TAYLOR SCHILLING ON SEXUALITY, SISTERHOOD, AND WHY ORANGE IS THE NEW BLACK IS STILL WOWING AUDIENCES FIVE SEASONS IN
“The cast of Orange are my sisters”
I thought I was over Orange Is The New Black. Five seasons in, I struggled to see how this once-radical show could maintain its unorthodox edge, and there were a few episodes in the middle of the season it almost lost me. But as I sit almost breathless, the edge of my seat a distant memory, for the finale of the latest season, I realise Jenji Kohan’s brilliant claws are still firmly embedded in me – and in many of you, too, judging by the huge audience numbers it continues to pull in. Orange is Netflix’s most-watched original series with almost seven million viewers in the US alone, and was streamed more than any other show worldwide in 2016.
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It might not feel as revolutionary as it once did, when it first showersexed its way onto our screens in 2013. But it’s always been bold and brave, and remains so. Take sexuality, for example. From the beginning, Kohan, and the show’s writers, made sure that Orange positioned its queer credentials front and centre at a time when LGBT representation was far less visible than it is today, inviting other shows to do the same and explore sexuality in a more nuanced way. It has changed TV, and in turn, changed the world a little too.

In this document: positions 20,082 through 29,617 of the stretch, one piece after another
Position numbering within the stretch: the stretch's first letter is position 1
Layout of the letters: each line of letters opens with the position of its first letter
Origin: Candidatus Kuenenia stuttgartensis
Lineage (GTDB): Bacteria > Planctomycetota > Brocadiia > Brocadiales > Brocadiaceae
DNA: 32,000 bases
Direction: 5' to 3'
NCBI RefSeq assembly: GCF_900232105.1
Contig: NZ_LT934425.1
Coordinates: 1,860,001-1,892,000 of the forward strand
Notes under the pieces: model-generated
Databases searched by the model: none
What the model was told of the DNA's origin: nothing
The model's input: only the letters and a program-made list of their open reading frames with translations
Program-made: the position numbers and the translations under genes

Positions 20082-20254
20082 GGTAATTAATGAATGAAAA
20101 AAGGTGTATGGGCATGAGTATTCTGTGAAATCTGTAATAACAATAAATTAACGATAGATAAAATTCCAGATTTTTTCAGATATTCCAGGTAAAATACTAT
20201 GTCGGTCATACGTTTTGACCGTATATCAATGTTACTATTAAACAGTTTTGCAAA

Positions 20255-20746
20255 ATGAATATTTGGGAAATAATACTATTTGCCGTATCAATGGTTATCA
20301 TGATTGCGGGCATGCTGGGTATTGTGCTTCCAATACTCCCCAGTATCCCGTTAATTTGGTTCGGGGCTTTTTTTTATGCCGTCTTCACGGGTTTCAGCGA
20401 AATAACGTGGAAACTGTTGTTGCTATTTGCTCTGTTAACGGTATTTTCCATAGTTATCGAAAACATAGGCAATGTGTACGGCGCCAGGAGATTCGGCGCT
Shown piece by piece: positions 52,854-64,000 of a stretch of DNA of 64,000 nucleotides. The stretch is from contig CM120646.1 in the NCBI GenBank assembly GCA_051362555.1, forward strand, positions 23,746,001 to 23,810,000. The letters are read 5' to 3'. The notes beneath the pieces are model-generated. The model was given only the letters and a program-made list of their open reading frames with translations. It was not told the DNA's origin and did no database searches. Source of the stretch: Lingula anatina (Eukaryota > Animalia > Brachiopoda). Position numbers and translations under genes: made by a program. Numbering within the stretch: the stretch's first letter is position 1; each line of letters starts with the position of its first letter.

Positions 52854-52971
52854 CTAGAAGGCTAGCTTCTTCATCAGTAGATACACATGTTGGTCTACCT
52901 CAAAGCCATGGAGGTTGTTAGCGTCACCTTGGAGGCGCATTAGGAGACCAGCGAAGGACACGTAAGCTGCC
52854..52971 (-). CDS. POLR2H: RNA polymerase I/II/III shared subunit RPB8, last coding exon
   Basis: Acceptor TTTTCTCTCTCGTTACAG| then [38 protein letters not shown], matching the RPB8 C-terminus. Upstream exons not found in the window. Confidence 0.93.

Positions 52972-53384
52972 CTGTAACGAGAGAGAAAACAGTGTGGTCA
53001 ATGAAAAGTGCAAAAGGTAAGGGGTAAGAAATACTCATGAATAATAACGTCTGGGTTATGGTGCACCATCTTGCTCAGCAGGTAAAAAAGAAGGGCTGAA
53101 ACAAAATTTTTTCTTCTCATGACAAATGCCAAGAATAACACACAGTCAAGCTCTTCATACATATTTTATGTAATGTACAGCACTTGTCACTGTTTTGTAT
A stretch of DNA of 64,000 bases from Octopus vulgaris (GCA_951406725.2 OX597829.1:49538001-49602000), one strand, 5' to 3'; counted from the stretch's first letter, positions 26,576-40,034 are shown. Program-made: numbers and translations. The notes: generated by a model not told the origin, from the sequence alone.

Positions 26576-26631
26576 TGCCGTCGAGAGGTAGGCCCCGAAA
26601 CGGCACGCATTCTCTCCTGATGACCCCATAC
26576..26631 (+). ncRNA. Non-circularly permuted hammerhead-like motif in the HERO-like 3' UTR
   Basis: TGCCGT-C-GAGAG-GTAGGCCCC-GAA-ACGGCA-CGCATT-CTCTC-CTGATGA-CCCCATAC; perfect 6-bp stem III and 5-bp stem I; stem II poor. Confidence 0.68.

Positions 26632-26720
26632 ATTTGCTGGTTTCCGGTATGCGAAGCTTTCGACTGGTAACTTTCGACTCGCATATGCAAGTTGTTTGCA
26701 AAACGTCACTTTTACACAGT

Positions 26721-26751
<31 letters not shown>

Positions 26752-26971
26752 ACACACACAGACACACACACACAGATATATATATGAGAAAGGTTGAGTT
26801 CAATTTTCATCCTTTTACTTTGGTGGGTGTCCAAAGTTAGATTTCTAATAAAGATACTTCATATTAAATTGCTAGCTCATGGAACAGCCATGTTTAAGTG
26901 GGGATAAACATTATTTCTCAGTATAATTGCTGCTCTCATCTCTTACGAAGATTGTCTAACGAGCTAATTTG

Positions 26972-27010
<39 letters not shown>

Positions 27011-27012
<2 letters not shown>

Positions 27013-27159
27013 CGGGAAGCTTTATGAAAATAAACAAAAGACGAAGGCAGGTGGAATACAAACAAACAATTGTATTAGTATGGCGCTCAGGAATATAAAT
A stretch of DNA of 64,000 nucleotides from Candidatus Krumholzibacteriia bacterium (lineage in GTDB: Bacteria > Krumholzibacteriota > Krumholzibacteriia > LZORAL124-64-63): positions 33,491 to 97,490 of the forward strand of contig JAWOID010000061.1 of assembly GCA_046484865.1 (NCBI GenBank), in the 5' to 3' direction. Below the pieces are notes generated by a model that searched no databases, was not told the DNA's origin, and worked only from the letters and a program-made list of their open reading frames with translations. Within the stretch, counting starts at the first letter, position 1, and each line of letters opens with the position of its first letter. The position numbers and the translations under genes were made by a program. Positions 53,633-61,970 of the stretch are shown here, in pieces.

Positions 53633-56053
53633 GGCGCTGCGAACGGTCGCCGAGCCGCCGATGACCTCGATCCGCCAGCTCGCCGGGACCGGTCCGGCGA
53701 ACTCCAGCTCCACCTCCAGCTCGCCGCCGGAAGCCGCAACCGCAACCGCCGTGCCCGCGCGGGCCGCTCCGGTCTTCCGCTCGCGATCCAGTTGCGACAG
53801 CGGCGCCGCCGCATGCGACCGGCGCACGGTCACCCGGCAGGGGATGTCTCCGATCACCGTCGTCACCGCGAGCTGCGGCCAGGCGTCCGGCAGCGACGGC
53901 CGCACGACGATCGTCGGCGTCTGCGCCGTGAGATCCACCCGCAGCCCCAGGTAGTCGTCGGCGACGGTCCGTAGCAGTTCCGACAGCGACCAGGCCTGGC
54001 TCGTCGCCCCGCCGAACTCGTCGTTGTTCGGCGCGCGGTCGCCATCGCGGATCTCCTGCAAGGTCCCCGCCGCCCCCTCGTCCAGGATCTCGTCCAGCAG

One person who knows more about the show’s game- changing credentials than anyone is Taylor Schilling, who plays the dramedy’s central character Piper Chapman. She has been there since the get- go, has seen – and lived – its evolution, and firmly believes the show has changed the conversation around issues like sexuality, telling the Evening Standard recently that the world has “become a little more Orange”. “In the first season, all people wanted to talk about was what it was like to kiss a girl,” the 32- year- old says. “Now, if someone asks me that, there’s a complete understanding if I say, ‘ I’m not going to answer that question’.”